I do not have a family network on which to rely for advice and/or assistance, and when J first started attending the Centre I had few friends (having moved to Melbourne from Queensland only a couple of years earlier). The chats I have had with staff when I have dropped my boys off became invaluable tools for understanding both my role as a parent, and my child’s view of the world. Over the last few days I have shed tears as I removed J’s artwork from his room, marvelling at the changes in his skills – skills that the carers and educators have taught him. From the honeybee song that B taught him a couple of years ago that still makes him giggle, to the encouragement in getting him to try his food; from the unveiling of the Dinosaur Park to the exploration of the nearby parklands, the memories from the centre are extensive and meaningful. I have no idea how we will replicate or replace the lessons our boys have learned while in your care; I just hope they can one day remember the special place they used to call ‘school’.

We have no set plans for our itinerary and no definitive idea as to whether we will return to Yarraville. We plan to sell our home and have given ourselves 6-12 months to see how we like travelling, but as I have been at pains to remind myself, we can always come back at any time. I really hope if we end up back here, I can once again be a parent at the centre, so that I can watch N embark on the same path of learning that J did, in this special, loving setting.

Once we have our caravan, I wonder if perhaps we could arrange a “show and tell” type occasion where J could show some of the kids his new home? We could just park out the front somewhere. We will also be encouraging J to write postcards to send back to you so that you can keep track of our travels. I also have a blog where I will post regular updates on how we are surviving.

From the bottom of our hearts, thank you for creating this safe, happy place, that has become a haven for me on days I have been desperate for a break, and which has helped our little people to grow into confident, smiling little men.

I will never forget our time here.

With best wishes and a sincere hope to keep in touch,
Sarah

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Just write to Jesus, care of The Pentagon.

I really hope we keep in touch. I am going to miss them all.

 

 

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Farewell, wheel.

I am seated in the bustling, clinking coffee shop whose caffeinated beverages have sated me for the almost four years I have been a parent. As a baby, I placed J in his pram, snugly secured under a cotton wrap acting as a blanket, and pushed him with aching anxiety towards this cafe. Don’t cry, I whispered, sometimes loud enough for fellow pedestrians to here. Please don’t cry.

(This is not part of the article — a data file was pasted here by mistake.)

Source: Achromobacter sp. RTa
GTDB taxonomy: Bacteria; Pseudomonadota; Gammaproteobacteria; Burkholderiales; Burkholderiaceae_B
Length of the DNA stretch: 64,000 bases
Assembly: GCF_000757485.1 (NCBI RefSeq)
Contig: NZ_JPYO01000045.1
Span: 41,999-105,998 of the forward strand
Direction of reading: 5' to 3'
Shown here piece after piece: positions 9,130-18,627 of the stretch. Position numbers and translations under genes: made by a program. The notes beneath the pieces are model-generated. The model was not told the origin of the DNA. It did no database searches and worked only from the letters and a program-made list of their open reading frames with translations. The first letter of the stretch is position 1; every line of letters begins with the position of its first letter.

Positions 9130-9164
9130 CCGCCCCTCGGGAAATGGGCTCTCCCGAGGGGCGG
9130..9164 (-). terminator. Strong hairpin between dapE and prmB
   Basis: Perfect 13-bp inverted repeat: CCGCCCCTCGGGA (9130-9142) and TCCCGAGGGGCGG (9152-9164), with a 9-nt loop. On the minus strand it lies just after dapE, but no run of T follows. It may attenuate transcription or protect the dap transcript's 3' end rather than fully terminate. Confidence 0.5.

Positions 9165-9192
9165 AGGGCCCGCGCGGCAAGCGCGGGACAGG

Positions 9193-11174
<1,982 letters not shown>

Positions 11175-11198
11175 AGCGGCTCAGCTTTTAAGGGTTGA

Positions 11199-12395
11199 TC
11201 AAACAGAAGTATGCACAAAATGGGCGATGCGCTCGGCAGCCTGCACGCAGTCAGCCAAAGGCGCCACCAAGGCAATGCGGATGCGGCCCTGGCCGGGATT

If I walked fast enough I could arrive at my destination before J’s wails of distress became bad enough to invoke my own physical uneasiness. Upon arrival, I could scoop him up from the pram and fold his curled little frame into my own, cuddling him with a bottle as he buried into my chest. As I nursed him, I sipped from the enormous coffee that gave me just enough energy to withstand the 3pm sleep refusal, the 4pm wails of discontent, the 5pm attempted (and failed) dinner preparation, and the 6pm reprieve when my husband walked in the door, arms outstretched for a cuddle with the boy who had broken my heart only to glue it all back together with his sticky, vegemite-covered little hands.

When I returned to work when J was seven and a half months old, this place similarly fed me with the fuel I needed to pretend to be competent at my job. On weekends as a family of three, we would stop here for late breakfasts, feeding J our toast and taking turns at eating our meals while the other parent entertained our rambunctious, headstrong, happy boy. We watched in awe as a mother with three children – twin 1 year olds and an older toddler – sat at a table surrounded by highchairs as her well-behaved children nibbled food brought from home, making barely a peep. By comparison, we held onto J as though we were wrestling a giant salmon, whose determination to do what he wanted, regardless of our instructions, made us baffled and bemused all at once.

By the time he was walking, J found entertainment by playing on the large astro-turfed cubes that sit in the courtyard of the café I consider a second home. When I was pregnant with J’s brother, I perched myself onto a bench and watched J play on these blocks, promising him a treat when it was time to go.

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After N, J’s little brother, was born, this place was where we caught up with friends. It is where we went as a family of four, feeling safe in the embrace of our surroundings, and enjoying the cooing over our littlest person from the staff. When J went to childcare on Fridays, I rocked N in the pram with my leg while I typed frantically, desperately willing my fingers to capture the thoughts that bounced through my brain. And when N eventually joined J at childcare, after I dropped the boys off (together, usually with N staying in J’s room for a cuddle with his favourite educators), this is the place I returned to, frenetically typing my stories onto the screen and realising my past was now in my present.

Today, I had a similar plan – to drop the boys at childcare and then retreat to the comfort of this space, where I could do some (paid) work and also some writing of my own. These Friday mornings I treasure; the ritual of writing in a coffee covered cove where the hum of conversation drowns out the sound of my fingers hitting the keyboard. It brings a joy I struggle to describe.